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dc.contributor.authorRichards, Garethen
dc.contributor.authorBellin, Wen
dc.contributor.authorDavies, Wen
dc.date.accessioned2017-08-10T10:34:34Z
dc.date.available2017-08-10T10:34:34Z
dc.identifier.issn0378-3782
dc.identifier.urihttps://www.repository.cam.ac.uk/handle/1810/266184
dc.description.abstractBackground The relative length of the second and fourth fingers (2D:4D) may be a sex-linked correlate of prenatal androgen exposure. However, the nature of the sex-linkage is controversial, with evidence for both X- and Y-linkage of the 2D:4D phenotype. Aims To examine transgenerational effects relating to sex-linkage. In addition, assortative mating on 2D:4D was considered, as well as associations between 2D:4D and age and sex. Study design A family study was conducted. Parents and offspring completed a demographic questionnaire, and digit ratios were calculated from photocopies of participants' hands. Subjects We recruited and phenotyped 585 individuals attending a cultural festival in Wales. 2D:4D information was available for 47 mother-son dyads, 70 mother-daughter dyads, 31 father-son dyads and 30 father-daughter dyads. Outcome measures Correlations between 2D:4D of parents and children, as well as between mothers and fathers were conducted. 2D:4D was also examined in relation to age and sex. Results and conclusions There was a sex difference in 2D:4D (males < females). Within the dyads, there was a significant positive correlation between mother and daughter 2D:4D, but no significant correlation between mother and son ratios, nor between father and offspring ratios. The overall pattern of correlations (with em- phasis on father-son dyads) was not supportive of Y-linkage. There was a positive correlation between 2D:4D and age in children, and a negative correlation between 2D:4D and age in adults, and no evidence of assortative mating. Our data are consistent with the notion of 2D:4D as a sexually-dimorphic, mildly age-sensitive, and transgenerationally-transmitted trait that is more likely to be X- than Y-linked.
dc.description.sponsorshipThis work was supported by a Student Research Grant from the European Human Behaviour and Evolution Association (EHBEA), which was awarded to GR. The work was partially undertaken within the Medical Research Council UK Centre for Neuropsychiatric Genetics and Genomics (MR/L010305/1). The funders played no role in study de- sign, data collection, analysis and interpretation, writing of the manu- script, or the decision to submit the article for publication.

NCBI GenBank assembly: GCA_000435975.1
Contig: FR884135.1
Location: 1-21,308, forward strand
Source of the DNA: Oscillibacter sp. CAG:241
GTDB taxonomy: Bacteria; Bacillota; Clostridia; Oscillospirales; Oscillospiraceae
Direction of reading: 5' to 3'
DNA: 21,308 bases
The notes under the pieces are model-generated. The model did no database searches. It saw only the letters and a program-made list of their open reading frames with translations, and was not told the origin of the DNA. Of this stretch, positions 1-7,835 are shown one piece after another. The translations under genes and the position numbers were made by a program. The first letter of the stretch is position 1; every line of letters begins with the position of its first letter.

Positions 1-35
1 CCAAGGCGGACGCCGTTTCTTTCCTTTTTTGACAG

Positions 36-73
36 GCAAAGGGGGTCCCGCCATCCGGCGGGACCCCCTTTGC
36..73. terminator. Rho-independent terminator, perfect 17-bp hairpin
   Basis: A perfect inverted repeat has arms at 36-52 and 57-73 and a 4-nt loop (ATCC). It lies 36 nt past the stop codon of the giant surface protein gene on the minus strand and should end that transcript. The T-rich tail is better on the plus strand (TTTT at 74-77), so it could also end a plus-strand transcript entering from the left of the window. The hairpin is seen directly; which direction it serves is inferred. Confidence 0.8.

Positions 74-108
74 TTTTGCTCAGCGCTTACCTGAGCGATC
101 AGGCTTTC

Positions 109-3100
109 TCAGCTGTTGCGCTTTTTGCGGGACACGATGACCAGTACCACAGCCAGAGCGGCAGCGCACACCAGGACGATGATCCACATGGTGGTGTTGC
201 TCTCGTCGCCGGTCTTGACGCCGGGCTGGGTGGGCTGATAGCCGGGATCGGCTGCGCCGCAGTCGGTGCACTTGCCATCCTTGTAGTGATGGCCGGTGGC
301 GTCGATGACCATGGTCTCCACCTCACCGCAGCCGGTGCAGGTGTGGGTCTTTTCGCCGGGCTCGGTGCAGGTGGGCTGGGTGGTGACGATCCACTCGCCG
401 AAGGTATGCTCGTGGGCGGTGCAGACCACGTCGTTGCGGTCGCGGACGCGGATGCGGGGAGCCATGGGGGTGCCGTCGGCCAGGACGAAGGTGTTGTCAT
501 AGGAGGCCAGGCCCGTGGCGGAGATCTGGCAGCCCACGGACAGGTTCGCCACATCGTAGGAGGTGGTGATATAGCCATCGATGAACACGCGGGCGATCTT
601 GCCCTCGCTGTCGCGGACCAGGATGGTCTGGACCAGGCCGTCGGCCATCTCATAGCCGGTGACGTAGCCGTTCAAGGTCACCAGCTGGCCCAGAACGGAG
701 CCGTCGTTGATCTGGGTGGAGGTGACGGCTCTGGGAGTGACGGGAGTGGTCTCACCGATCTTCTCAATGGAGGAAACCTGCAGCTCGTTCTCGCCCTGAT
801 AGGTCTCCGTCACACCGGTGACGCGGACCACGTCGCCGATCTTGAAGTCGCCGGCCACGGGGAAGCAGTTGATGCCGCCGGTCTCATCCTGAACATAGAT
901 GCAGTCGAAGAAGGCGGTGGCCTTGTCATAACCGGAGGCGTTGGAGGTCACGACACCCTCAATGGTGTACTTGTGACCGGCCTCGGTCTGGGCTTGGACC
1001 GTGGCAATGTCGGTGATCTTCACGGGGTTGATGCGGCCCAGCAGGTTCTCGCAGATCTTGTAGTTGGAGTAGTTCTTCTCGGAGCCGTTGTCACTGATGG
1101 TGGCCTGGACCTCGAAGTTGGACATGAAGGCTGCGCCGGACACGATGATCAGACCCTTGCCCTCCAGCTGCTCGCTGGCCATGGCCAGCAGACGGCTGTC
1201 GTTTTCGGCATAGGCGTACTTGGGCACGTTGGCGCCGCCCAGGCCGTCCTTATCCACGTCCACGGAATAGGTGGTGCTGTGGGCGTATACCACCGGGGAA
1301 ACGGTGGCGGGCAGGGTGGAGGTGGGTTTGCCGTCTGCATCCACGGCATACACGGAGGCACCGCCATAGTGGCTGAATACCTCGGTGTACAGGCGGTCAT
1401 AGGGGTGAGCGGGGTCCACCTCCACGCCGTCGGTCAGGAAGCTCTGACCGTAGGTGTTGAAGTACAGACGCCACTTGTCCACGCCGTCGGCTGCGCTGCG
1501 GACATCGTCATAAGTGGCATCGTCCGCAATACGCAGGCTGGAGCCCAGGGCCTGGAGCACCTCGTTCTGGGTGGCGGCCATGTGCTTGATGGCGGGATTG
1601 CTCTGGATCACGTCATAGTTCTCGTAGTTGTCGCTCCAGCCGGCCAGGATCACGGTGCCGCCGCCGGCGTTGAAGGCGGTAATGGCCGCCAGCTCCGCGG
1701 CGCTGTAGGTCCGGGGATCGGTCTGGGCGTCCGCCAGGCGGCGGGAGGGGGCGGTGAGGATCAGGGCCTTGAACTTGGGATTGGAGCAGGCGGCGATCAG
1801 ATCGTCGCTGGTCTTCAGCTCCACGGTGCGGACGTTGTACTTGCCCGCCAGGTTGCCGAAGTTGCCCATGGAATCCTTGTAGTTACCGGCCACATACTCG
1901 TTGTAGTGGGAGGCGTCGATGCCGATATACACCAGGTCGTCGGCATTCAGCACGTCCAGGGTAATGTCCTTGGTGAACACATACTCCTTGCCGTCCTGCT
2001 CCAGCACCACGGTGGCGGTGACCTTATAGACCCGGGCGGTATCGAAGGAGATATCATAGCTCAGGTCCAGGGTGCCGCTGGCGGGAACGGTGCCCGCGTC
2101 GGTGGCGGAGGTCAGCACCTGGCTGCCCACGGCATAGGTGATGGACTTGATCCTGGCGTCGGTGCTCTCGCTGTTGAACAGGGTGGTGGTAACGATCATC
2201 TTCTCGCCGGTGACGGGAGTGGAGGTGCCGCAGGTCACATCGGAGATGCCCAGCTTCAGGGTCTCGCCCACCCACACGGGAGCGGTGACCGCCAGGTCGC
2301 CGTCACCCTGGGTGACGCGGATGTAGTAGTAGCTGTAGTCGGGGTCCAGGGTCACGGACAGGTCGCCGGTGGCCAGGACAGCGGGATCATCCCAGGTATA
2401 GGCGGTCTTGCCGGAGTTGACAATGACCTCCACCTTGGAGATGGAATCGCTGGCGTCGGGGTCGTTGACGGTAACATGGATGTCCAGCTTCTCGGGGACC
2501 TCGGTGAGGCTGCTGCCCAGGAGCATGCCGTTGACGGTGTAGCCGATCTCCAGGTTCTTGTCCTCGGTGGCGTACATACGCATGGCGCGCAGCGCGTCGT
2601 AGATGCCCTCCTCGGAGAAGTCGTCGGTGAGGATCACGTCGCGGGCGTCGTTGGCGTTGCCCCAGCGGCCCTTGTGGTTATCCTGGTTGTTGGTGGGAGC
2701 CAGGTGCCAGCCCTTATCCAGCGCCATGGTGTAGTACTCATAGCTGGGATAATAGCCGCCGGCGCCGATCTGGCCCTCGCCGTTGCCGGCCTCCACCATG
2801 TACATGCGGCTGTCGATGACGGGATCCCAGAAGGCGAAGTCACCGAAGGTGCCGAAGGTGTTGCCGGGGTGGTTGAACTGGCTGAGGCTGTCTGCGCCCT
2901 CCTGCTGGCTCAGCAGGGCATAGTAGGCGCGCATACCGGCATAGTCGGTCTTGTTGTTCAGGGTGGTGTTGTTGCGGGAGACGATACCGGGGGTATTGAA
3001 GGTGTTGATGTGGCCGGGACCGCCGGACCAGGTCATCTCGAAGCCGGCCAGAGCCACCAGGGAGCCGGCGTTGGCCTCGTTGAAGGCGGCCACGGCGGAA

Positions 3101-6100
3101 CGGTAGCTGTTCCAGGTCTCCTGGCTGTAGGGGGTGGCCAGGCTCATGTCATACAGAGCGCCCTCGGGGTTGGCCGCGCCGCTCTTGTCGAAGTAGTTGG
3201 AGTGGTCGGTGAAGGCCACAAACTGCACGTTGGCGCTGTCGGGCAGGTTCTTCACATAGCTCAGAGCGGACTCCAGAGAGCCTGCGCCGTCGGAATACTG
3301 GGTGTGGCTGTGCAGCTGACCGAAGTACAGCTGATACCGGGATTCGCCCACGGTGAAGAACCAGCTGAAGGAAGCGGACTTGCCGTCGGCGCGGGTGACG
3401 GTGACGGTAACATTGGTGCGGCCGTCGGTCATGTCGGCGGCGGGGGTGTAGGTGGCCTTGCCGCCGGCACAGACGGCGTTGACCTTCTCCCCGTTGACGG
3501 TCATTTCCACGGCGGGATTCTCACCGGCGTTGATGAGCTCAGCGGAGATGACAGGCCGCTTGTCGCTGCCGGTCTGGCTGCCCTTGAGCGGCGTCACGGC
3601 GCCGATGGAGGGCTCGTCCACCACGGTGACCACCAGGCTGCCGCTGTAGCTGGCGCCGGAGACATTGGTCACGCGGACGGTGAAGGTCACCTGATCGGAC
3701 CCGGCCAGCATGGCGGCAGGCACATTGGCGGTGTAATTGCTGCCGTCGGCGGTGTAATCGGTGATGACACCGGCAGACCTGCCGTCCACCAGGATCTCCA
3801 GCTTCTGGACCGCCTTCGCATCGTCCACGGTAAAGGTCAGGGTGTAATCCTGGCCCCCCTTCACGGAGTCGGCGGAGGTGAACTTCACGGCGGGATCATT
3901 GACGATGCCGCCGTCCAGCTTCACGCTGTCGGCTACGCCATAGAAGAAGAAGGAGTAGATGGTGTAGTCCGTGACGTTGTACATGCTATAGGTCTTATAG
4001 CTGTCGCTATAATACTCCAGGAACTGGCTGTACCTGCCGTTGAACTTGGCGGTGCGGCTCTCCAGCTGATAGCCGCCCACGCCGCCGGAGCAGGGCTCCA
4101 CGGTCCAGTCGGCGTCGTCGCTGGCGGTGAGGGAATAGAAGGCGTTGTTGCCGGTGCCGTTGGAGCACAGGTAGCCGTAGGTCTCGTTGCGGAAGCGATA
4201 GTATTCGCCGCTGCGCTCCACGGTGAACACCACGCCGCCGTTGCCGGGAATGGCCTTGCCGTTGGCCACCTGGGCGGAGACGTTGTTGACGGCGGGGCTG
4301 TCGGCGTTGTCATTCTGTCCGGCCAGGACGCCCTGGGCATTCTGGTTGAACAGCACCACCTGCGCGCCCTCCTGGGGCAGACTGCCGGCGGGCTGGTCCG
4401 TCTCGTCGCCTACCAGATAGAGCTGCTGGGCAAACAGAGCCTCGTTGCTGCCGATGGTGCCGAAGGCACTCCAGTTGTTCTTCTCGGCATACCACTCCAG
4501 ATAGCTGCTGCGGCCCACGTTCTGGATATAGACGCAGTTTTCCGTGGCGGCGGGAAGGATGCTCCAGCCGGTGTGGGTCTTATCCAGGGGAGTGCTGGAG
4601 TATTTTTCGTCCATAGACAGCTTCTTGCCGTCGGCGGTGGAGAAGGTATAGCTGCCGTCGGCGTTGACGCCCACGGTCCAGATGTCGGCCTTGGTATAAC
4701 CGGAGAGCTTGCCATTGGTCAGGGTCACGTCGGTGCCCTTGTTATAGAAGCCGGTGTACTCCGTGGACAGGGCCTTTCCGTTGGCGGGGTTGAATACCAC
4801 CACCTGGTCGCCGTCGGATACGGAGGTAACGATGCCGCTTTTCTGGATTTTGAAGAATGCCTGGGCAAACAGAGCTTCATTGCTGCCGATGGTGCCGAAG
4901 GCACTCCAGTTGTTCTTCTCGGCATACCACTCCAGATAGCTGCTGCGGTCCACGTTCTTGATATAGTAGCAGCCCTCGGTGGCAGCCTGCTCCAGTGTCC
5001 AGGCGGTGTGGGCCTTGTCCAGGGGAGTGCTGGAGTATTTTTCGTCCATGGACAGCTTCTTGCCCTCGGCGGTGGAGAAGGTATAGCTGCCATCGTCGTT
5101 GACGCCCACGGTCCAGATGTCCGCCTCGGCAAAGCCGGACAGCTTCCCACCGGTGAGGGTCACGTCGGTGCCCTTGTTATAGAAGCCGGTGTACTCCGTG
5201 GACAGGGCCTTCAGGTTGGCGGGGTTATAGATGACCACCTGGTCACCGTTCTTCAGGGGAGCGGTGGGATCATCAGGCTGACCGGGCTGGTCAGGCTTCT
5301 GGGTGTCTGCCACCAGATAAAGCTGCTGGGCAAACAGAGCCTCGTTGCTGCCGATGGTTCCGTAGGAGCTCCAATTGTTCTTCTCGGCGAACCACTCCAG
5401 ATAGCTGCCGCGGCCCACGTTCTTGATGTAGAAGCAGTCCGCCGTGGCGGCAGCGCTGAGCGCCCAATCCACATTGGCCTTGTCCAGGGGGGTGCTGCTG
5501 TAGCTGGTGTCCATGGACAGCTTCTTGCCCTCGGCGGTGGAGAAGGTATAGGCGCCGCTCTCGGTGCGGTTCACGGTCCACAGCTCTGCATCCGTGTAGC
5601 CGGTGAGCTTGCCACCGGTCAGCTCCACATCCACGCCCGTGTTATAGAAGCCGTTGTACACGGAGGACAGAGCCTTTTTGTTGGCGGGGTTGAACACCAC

dc.language.isoenen
dc.publisherElsevier
dc.rightsAttribution 4.0 Internationalen
dc.rightsAttribution 4.0 Internationalen
dc.rightsAttribution 4.0 Internationalen
dc.rights.urihttp://creativecommons.org/licenses/by/4.0/en
dc.rights.urihttp://creativecommons.org/licenses/by/4.0/en
dc.rights.urihttp://creativecommons.org/licenses/by/4.0/en
dc.subject2D:4Den
dc.subjectassortative matingen
dc.subjectdigit ratioen
dc.subjectprenatal testosteroneen
dc.subjectsex hormonesen
dc.subjectsex linkageen
dc.subjecttransgenerational effectsen
dc.titleFamilial digit ratio (2D:4D) associations in a general population sample from Walesen
dc.typeArticle
prism.endingPage19
prism.publicationNameEarly Human Developmenten
prism.startingPage14
prism.volume112en
dc.identifier.doi10.17863/CAM.11225
dcterms.dateAccepted2017-06-20en
rioxxterms.versionofrecord10.1016/j.earlhumdev.2017.06.006en
rioxxterms.versionVoRen
rioxxterms.licenseref.urihttp://creativecommons.org/licenses/by/4.0/en
rioxxterms.licenseref.startdate2017-06-20en
dc.contributor.orcidRichards, Gareth [0000-0003-0233-0153]
dc.identifier.eissn1872-6232
rioxxterms.typeJournal Article/Reviewen
cam.issuedOnline2017-06-29en


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Attribution 4.0 International
Except where otherwise noted, this item's licence is described as Attribution 4.0 International